• Anne Covey (R): $984,654.62
  • Michael A. George (R): $882,918.67
  • Judith Olson (R):  $616,329.70
  • Paul Panepinto (I): $234,000.00
  • Six primary losers raised a total of $1,563,619.85

Count­ing ads that already have aired in both the primary and general elec­tions, total estim­ated airtime spend­ing is $11,072,460 million through Novem­ber 3, accord­ing to the most recent estim­ates by CMAG/Kantar Media. Non-candid­ate groups spent a total of $3,438,580 on tele­vi­sion airtime. Videos of tele­vi­sion ads from CMAG/Kantar Media are avail­able at Bren­nan’s Buying Time 2015 ad track­ing website.

Accord­ing to the most recent CMAG/Kantar estim­ates of tele­vi­sion ads that have aired, candid­ates and interest groups spent the follow­ing on airtime for both the primary and general elec­tion, through Novem­ber 3:

  • Christine Dono­hue (D): $1,218,530
  • Kevin Dougherty (D): $3,009,700
  • David N. Wecht (D): $1,836,210
  • Pennsylvania Repub­lican Party: $7,690
  • Pennsylvani­ans for Judi­cial Reform: $2,532,800
  • Anne Covey (R): $422,330
  • Michael A. George (R): $356,760
  • Judith Olson (R): $306,180
  • Repub­lican State Lead­er­ship Commit­tee: $898,090 
  • Anne Lazarus (D; primary only): $287,120
  • John Foradora (D; primary only): $197,050


The Bren­nan Center for Justice at NYU School of Law is a nonpar­tisan law and policy insti­tute that seeks to improve our systems of demo­cracy and justice. We work to hold our polit­ical insti­tu­tions and laws account­able to the twin Amer­ican ideals of demo­cracy and equal justice for all. The Center’s work ranges from voting rights to campaign finance reform, from ending mass incar­cer­a­tion to preserving Consti­tu­tional protec­tion in the fight against terror­ism. Part think tank, part advocacy group, part cutting-edge commu­nic­a­tions hub, we start with rigor­ous research. We craft innov­at­ive policies. And we fight for them — in Congress and the states, the courts, and in the court of public opin­ion.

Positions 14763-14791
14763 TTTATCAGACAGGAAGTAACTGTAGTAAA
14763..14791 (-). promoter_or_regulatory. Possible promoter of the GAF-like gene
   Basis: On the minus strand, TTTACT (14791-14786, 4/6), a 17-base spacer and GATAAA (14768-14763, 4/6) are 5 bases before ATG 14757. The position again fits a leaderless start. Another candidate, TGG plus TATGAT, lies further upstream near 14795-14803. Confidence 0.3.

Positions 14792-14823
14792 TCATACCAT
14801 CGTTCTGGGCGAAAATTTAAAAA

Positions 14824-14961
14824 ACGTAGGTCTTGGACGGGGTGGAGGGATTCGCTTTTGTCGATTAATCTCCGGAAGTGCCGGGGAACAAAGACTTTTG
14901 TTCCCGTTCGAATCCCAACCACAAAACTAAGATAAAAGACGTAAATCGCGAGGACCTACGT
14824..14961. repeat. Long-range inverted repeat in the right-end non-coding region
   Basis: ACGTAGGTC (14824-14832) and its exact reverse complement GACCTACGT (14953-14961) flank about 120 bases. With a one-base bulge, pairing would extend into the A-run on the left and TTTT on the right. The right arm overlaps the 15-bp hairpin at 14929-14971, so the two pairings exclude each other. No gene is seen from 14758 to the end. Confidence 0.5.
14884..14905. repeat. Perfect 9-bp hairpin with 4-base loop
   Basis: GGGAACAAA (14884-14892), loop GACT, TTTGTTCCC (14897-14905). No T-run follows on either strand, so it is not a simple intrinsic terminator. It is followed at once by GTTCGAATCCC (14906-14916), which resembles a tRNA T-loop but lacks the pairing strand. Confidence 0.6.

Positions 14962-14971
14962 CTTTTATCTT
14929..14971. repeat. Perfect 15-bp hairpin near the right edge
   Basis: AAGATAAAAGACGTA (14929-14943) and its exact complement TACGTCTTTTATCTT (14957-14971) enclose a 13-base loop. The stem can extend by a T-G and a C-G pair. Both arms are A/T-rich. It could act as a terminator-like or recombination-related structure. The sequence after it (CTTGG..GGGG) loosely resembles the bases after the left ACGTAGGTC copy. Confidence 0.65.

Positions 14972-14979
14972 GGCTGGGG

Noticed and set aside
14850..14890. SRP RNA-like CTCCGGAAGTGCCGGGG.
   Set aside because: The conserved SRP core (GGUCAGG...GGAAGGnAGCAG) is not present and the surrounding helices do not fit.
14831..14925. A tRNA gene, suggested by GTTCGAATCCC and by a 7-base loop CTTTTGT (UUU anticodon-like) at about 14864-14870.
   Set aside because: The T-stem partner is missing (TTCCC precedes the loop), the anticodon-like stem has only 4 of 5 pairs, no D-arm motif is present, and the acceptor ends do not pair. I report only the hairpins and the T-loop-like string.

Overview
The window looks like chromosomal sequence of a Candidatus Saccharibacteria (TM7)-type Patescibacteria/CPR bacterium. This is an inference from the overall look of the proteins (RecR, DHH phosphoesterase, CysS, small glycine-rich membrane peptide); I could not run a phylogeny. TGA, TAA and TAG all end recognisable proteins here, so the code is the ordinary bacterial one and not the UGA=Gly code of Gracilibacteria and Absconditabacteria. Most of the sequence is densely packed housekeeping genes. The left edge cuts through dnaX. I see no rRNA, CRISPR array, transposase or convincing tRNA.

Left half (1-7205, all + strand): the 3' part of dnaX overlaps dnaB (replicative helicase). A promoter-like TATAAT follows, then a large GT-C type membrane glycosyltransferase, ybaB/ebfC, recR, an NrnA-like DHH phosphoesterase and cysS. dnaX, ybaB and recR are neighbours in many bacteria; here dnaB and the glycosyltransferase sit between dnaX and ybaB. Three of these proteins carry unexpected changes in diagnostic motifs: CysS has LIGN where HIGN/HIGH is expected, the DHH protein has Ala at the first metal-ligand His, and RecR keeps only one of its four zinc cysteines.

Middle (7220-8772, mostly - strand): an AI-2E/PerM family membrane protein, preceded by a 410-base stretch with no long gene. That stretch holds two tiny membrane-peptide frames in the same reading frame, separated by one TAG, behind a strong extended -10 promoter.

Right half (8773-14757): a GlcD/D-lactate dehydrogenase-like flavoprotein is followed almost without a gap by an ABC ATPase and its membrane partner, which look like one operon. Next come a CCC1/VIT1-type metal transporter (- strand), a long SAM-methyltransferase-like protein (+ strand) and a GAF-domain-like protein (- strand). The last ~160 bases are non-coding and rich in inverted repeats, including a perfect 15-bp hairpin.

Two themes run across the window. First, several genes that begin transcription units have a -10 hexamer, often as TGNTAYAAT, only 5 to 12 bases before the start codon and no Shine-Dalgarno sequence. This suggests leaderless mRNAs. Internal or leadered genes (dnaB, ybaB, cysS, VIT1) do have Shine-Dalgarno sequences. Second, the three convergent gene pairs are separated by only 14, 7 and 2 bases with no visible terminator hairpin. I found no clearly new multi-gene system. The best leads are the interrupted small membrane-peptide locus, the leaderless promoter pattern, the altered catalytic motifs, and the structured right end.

Justice at Stake is a nonpar­tisan campaign work­ing to keep Amer­ica’s courts fair and impar­tial. Justice at Stake and its 50-plus state and national part­ners work for reforms to keep polit­ics and special interests out of the courtroom—so judges can protect our Consti­tu­tion, our rights and the rule of law. Justice at Stake also educates Amer­ic­ans about the role of the courts, promotes diversity on the bench, and supports adequate resources for courts.

Pennsylvani­ans for Modern Courts is a statewide, nonprofit, nonpar­tisan organ­iz­a­tion work­ing to ensure that all Pennsylvani­ans can come to our courts for justice with confid­ence that the most qual­i­fied, fair, and impar­tial judges will preside over their cases.